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October 31, 2002 - Death-row dog owner appeals decision

The owner of two Rottweilers sentenced to death for attacking a 3-year-old boy last November is appealing a district court's decision to put the dogs down. Debra Slater-Wise, attorney for dog owner Jason Schiller, said her client's appeal in Worcester Superior Court was mailed out Monday and should be on file with the courts in the next few days. Slater-Wise also said she agrees with the proposal to have the dogs held at a court-known location until the matter is completed in the courts.

On Nov. 7, Schiller's Rottweilers, Madison and Kodiak, attacked Matthew Sherlock while he was waiting in his driveway with his mother. In addition to biting his neck and back, and the dogs dragged the boy down his driveway. Two construction workers and a neighbor fought the dogs off. One of them, Ralph True, testified that he hit both dogs with a hammer to save the boy.

In his decision, Judge Losapio said he believed the Uxbridge Board of Selectmen acted properly when it decided last November to have the Rottweilers destroyed. Despite testimony from two animal experts who said the dogs are not vicious animals, Losapio said neither could explain why they attacked Matthew. The ruling upheld two previous decisions, one by Uxbridge selectmen and one by a clerk magistrate, who ordered the dogs to be destroyed.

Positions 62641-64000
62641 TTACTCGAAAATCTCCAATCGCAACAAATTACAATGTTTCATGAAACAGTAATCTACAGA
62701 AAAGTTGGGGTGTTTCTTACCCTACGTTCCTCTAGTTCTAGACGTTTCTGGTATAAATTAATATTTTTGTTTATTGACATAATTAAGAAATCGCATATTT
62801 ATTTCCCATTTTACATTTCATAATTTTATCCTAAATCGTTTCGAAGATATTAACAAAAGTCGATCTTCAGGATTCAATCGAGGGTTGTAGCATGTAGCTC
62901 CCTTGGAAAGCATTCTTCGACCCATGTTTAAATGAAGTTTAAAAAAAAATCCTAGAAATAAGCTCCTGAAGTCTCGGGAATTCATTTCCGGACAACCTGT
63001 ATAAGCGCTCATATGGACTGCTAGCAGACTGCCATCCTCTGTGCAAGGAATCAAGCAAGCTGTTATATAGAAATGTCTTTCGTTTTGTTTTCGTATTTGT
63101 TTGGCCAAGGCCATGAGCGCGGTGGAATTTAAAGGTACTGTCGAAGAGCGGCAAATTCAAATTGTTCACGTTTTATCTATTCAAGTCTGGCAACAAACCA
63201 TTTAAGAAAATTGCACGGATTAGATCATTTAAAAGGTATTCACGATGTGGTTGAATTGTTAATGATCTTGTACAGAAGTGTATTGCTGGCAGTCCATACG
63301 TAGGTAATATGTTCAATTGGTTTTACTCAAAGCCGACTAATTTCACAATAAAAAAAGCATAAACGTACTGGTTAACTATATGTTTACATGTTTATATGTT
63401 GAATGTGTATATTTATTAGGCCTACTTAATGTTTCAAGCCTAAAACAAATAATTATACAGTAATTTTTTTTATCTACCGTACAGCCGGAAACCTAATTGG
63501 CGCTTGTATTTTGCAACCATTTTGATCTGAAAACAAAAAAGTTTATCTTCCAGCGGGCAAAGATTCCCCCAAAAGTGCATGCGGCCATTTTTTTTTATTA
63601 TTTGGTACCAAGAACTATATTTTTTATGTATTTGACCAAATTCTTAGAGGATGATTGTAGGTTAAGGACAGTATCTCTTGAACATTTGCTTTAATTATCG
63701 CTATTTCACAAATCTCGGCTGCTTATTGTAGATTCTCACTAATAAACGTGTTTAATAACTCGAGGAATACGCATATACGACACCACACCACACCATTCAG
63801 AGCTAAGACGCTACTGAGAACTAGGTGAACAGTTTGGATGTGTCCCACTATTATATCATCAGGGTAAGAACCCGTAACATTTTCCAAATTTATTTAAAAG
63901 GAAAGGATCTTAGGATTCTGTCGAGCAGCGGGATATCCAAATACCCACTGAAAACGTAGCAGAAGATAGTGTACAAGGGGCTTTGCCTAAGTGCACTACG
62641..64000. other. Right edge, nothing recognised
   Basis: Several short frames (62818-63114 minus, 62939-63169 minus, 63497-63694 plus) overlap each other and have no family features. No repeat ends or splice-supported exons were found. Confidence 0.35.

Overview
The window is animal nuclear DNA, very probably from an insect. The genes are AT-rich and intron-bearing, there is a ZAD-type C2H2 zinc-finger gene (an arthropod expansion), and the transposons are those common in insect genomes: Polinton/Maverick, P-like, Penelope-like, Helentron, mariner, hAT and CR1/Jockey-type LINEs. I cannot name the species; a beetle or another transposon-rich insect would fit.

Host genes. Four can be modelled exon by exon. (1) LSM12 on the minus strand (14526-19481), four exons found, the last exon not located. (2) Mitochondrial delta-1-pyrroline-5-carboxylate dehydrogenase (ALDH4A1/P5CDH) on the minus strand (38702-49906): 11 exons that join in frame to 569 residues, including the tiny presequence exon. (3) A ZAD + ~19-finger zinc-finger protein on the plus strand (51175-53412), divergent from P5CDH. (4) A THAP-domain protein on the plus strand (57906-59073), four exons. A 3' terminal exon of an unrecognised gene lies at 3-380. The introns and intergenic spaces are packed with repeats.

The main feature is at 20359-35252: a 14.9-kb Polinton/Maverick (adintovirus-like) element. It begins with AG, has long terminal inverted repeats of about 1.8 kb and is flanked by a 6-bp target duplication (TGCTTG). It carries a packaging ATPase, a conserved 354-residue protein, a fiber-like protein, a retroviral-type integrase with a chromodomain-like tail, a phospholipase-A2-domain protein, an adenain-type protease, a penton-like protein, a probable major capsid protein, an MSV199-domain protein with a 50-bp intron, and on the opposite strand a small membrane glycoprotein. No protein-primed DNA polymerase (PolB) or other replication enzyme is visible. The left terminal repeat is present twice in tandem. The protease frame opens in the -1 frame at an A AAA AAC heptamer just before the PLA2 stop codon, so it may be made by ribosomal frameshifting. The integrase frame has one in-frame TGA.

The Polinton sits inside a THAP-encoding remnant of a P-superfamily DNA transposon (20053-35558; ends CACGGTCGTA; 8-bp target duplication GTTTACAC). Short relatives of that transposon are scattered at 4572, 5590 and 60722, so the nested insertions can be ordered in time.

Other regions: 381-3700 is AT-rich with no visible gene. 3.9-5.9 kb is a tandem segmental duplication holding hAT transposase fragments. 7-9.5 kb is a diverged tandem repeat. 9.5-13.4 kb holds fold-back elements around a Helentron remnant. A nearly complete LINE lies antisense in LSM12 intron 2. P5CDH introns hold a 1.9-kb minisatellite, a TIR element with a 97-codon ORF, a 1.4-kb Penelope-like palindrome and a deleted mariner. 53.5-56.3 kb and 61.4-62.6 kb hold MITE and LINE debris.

The appeal process entails the court reviewing the findings of this summer's hearing, according to Gregg Corbo, the town's lawyer from Kopelman & Paige. It is uncommon, he said, for a case to reach this stage in the judicial process. Depending on the court's decision and how far the defendant is willing to take the matter, it is possible the case could be tied up in the courts for the next few years. If Worcester Superior Court upholds the district court's decision, it could then be appealed to the state's appeals court, Corbo said. Should that court affirm prior decisions, Schiller could then appeal that ruling to the state's Supreme Judicial Court, which has the right to refuse hearing the case.The Supreme Judicial Court is the last court in the appeal chain that could hear the case, he said. Corbo made clear that he can not estimate whether the case will continue that far. "It's too soon to tell," he said.

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